iPad. The Flip video camera. Coleman’s FlashCell ultracapacitor-powered screwdriver (which fully charges in just 90 seconds). When so evident, it’s easy to see a high innovation quotient well before the initial inventory rapidly vanishes and customer waiting lists ensue. But more often than not, whether B2C or B2B, product development portfolio decisions are about incremental innovation rather than breakthroughs. It can be considerably more challenging to gauge the level of innovation across incremental development portfolios, such as enhancements for a new model of an existing product or new features for the next release of a software application. That’s where competitive impact metrics can be a powerful tool to help insure sufficient product differentiation for competitive advantage.
For development portfolios in established product categories, a very effective approach is to rate each new product (or service) enhancement’s potential to change your brand’s competitive standing on key drivers of brand preference — the attributes that define ideal customer experience — such as easy to use, for example. If your brand is not already best in class on a particular attribute, is it likely that the new Feature X as currently scoped will move your brand from “parity” vs. competitors to “superior” on that attribute? Or if your brand is currently inferior there, could Feature X at least move the brand to parity? Assign a value to each movement (parity to superior, inferior to parity, inferior to superior). Going one step further, weight each rating by the attribute’s relative importance to your customers. When you’ve done this for each attribute (usually the top 8 to 10), you’ll have a customer-focused scorecard for comparison of development projects on differentiation.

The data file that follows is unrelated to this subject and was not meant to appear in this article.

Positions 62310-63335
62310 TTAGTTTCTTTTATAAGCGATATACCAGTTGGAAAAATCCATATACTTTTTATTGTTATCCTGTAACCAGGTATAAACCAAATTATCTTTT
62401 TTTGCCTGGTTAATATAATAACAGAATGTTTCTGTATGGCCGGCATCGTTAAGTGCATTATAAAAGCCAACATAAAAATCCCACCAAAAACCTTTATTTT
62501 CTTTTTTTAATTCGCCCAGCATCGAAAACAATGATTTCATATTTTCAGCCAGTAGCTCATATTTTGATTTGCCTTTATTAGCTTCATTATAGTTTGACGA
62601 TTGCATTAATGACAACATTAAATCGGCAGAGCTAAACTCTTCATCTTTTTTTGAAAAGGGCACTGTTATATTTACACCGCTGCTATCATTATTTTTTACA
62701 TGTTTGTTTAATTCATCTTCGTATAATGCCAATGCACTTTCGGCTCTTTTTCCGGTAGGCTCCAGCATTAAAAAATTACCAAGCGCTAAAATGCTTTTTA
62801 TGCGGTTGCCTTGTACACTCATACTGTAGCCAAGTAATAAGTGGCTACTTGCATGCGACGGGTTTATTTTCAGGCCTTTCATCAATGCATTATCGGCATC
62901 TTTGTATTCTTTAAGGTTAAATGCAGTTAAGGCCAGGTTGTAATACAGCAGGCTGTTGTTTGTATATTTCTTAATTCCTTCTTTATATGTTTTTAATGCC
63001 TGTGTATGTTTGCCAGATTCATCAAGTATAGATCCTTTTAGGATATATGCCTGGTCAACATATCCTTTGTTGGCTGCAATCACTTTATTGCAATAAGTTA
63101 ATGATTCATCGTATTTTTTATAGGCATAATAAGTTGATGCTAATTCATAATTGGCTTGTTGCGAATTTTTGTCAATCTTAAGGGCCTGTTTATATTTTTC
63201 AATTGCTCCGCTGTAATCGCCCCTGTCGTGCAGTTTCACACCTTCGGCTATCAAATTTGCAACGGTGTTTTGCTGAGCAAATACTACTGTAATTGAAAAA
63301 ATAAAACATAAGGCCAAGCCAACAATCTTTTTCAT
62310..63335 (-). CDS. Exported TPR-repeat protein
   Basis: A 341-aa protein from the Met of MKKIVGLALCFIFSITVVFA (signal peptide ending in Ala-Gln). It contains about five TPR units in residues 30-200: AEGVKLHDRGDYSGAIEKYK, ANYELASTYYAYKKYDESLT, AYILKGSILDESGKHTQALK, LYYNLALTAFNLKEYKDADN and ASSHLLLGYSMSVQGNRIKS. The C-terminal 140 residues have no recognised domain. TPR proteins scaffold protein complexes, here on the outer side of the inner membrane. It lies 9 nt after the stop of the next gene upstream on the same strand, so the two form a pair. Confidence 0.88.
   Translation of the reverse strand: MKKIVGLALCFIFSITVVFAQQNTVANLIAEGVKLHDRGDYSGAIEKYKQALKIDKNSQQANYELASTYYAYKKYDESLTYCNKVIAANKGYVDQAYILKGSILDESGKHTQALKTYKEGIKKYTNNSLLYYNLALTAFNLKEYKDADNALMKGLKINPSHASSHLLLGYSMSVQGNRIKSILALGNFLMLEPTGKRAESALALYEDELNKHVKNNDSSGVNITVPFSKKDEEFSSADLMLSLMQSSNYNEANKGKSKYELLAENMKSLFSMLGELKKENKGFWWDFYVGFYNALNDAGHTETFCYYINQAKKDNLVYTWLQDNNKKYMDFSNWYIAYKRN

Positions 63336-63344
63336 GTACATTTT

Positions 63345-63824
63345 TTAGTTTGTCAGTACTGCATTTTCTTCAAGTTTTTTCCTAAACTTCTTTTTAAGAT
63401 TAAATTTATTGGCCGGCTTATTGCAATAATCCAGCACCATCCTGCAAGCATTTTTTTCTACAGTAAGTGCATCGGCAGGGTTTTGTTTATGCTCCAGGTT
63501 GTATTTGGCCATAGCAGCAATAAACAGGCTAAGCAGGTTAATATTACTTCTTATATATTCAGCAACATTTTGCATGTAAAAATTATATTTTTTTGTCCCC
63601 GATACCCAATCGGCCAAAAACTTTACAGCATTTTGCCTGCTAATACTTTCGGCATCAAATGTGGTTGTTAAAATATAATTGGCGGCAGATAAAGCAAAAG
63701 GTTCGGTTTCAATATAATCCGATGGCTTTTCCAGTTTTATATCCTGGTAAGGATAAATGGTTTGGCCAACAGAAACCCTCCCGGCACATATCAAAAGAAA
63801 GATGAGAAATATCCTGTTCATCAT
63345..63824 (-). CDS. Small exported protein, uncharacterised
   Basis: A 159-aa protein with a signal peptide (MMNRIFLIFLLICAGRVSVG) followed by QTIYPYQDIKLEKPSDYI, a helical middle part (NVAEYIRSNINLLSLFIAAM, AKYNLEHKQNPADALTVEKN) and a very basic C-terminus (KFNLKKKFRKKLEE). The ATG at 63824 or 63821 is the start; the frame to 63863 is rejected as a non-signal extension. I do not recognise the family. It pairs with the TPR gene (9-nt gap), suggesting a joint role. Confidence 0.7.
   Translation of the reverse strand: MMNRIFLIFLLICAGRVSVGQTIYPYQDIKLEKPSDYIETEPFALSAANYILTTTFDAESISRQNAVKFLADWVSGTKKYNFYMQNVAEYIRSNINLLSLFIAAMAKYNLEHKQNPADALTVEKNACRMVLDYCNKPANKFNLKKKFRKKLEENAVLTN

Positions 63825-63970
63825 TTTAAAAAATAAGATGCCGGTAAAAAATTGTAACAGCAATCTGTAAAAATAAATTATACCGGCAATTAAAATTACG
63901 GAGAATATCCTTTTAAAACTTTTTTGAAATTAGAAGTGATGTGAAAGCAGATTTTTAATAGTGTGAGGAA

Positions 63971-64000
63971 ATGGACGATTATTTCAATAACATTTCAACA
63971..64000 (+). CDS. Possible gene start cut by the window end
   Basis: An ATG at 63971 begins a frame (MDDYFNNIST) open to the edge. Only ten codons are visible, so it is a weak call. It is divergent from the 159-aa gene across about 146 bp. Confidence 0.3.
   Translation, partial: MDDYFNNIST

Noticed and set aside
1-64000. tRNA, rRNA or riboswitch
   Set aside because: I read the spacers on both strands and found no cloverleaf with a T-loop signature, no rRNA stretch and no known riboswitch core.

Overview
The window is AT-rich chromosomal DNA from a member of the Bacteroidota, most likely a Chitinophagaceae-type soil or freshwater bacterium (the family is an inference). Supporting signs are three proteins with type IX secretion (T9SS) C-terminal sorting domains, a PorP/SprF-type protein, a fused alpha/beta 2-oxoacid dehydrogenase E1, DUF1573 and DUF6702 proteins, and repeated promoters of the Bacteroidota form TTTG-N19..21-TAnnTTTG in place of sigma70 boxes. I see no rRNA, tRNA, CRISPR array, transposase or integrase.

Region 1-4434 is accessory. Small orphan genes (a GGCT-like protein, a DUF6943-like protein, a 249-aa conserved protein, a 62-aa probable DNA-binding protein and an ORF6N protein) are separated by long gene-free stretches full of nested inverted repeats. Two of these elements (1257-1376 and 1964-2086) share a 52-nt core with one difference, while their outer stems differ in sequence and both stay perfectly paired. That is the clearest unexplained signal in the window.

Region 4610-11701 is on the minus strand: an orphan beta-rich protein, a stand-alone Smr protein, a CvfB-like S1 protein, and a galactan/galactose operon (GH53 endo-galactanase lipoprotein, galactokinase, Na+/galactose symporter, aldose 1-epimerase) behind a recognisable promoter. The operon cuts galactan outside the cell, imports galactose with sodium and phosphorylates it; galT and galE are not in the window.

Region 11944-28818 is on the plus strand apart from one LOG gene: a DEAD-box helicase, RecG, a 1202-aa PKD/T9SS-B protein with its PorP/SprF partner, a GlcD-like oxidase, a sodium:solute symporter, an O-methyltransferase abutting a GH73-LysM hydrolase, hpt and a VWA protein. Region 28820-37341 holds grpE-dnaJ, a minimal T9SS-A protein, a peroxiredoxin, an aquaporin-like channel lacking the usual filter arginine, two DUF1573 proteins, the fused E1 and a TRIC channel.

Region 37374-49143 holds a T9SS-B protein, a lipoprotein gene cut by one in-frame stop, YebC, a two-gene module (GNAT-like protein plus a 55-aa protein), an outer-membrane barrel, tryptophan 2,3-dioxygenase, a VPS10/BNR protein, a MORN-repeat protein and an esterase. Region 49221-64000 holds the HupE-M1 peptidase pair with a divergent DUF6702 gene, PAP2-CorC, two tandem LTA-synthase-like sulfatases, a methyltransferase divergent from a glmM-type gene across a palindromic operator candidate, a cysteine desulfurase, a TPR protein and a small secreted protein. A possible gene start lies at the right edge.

There’s another big payoff, however. Looking at these scores collectively across all planned projects/features provides visibility into the innovation quotient of the total portfolio. We sometimes see portfolios that are highly aligned with customer needs and yet still result in mostly “me-too” products. The alignment scores across development projects are relatively high, but the competitive impact scores are relatively low. In such cases, your loyal customers may be very happy to buy those products, but market share gains without aggressive pricing are unlikely. And your brand remains highly vulnerable to competitor innovation.
Incremental innovation is still innovation — if the offering is meaningfully differentiated. The important thing is having a way of knowing, and then allocating product development resources accordingly.